TMOB NEW EDITION COVER

Click on the picture to check the book out

Listen Without Prejudice – George Michael R.I.P.

I confess I had eschewed white soul music in the early 1980’s, due to being young and too focused on guitars and experimental synthesiser music. I therefore missed the arrival of Wham on the music scene. Sure, I was aware of their music, but carelessly dismissed it as bubblegum pop. Even their studio engineer Chris Porter initially saw Wham as just a teen band. It took a six-week business trip to Jakarta in 1983 and a long weekend in Bali to begin to understand the genius of George Michael. Sitting in a bar in Kuta drinking Emu lager and listening to “Wham Rap”, “Ray of Sunshine” and “Club Tropicana” on almost continual repeat in the bars was enough to hook me. Enough has already been written in the British Tabloid press about the sensational aspects of George Michael’s life and, to be frank, none of it interests me. The real point of an artist’s life is their artistry and it is to this that I am turning in this article.

My first surprise was George Michael’s personal transformation from disco diva to a world acclaimed soul and ballad singer, something which I should have spotted through my close encounter with Wham in Bali but which I somehow missed when his voice was bubble-wrapped in plastic pop music. I first paid attention to Michael’s voice when he produced “A Different Corner”, the beginning of a shift that would take several years to ferment and which was finally consolidated in 1990 when he released “Listen Without Prejudice”, an album whose title seemed for me to cut the ties with pure pop music and which elevated him to an international superstar. Michael refused to have his picture on the album in a principled decision to present the music and not the man.

What is also quite surprising about George Michael is just how his career was built on relatively few music releases.  After the fast and furious output of Wham, Michael only released 5 studio albums in 30 years, even less than that of the perfectionist Kate Bush. This is in contrast with David Bowie, with 27 albums over an extended period and in extreme contrast with Prince, with 39 studio albums and, reputedly with a vault of unreleased material that could last a generation. Notwithstanding court battles with record companies, it seems that George Michael would spend years working on an album until he was satisfied with it.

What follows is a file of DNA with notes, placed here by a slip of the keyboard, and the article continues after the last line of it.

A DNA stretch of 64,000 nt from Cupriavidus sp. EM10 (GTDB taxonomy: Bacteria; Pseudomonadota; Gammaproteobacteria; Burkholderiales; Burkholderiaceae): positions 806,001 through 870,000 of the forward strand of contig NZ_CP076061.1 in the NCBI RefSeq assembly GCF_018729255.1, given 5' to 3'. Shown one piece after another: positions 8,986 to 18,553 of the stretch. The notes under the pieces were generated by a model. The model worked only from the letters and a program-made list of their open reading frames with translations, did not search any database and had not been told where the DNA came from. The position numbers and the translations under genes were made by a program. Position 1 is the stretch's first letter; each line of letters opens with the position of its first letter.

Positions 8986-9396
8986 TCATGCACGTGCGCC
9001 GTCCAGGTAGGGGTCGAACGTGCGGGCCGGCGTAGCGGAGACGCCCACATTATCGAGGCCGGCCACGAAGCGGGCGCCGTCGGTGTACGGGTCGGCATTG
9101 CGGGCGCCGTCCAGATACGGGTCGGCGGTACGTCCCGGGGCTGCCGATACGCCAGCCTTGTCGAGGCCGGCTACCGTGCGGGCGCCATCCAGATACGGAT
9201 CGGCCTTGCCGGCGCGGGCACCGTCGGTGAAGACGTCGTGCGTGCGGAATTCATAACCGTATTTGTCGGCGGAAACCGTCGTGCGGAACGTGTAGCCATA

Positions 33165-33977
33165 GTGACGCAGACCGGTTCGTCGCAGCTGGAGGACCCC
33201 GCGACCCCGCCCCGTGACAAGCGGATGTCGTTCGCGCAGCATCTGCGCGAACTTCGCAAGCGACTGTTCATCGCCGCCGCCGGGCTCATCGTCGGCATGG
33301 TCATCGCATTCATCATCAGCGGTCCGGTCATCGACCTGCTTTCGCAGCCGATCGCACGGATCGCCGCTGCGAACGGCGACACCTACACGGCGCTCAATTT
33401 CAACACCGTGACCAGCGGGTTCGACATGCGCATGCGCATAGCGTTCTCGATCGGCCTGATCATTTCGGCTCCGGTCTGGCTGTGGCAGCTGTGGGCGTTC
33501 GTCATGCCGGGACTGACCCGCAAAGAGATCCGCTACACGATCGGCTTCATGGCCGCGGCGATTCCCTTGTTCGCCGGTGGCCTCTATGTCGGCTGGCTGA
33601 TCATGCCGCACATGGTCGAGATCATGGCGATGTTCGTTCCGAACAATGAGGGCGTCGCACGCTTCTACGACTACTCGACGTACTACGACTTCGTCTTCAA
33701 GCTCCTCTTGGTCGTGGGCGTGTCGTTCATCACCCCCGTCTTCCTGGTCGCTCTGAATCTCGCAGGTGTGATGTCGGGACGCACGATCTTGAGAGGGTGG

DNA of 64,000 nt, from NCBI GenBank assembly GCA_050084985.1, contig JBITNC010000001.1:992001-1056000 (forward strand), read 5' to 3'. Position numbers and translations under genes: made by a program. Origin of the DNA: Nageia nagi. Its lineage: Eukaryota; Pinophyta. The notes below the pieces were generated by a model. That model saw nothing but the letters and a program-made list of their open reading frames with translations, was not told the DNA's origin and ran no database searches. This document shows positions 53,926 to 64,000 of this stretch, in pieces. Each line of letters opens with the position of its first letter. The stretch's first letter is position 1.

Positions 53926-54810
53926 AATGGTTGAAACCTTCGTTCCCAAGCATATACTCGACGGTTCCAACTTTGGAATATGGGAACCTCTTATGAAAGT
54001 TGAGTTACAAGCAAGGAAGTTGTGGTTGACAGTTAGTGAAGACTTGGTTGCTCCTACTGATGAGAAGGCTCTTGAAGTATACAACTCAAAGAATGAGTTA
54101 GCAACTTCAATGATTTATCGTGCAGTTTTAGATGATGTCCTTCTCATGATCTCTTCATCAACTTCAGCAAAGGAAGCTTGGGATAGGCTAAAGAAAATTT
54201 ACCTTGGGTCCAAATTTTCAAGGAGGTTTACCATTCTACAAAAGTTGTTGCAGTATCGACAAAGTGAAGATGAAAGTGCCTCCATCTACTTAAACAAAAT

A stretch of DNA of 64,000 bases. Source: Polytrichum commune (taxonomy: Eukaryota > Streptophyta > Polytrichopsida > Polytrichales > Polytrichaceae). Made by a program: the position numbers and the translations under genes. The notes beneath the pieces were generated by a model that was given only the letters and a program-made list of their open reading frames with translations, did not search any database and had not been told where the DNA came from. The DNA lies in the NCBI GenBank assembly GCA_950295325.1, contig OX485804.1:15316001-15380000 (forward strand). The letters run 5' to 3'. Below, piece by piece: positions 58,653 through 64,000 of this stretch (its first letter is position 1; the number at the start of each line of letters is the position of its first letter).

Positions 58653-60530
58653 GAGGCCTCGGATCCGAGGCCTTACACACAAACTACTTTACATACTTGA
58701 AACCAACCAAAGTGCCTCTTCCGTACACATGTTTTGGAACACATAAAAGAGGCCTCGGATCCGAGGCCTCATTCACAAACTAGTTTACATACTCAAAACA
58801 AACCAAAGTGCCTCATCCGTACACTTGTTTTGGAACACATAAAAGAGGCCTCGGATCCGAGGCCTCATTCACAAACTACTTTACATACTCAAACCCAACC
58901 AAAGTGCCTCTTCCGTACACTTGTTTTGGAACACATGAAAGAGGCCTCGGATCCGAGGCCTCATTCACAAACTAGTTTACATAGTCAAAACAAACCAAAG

George Michael offered us object lessons in authenticity and ethics in his work to help educate the world about HIV / AIDS and his humanitarian work in general. A hallmark of great leaders is their ability to retain a sense of who they are by “touching the ground” from time to time. George Michael did this many times, through his private philanthropy, much of which remained a secret until his passing. I was passionately interested in HIV / AIDS through my work as a pharmaceutical scientist in bringing the first treatment to market in record time. Had we known more about this terrible condition earlier, we might still have had Freddie Mercury here today. Aside from his humanitarian work, George Michael was one of the few singers able to step into Mercury’s shoes vocally and in terms of his performance at Freddie’s tribute concert, as is evident in this performance:

The wider music world also recognised Michael’s vocal talents, having performed with Aretha Franklin, Elton John, Ray Charles, Beyonce, Paul McCartney, Whitney Houston and many more. Frank Sinatra even wrote him a letter advising him not to waste his talent.

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At a personal level, the Wham T-Shirt “Choose Life” made as big an impact upon me as any MBA course and eventually informed my decision to leave a very well-paid job and start my own business some 23 years ago. For that phrase alone, I shall be eternally grateful to George Michael.

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At a global level 2016 unleashed so many disruptive forces in the world and George’s words express my hopes for 2017 better than anyone else:

And it’s hard to love, there’s so much to hate

Hanging on to hope

When there is no hope to speak of

And the wounded skies above say it’s much too late

Well maybe we should all be praying for time

George Michael 1963-2016 – You have been loved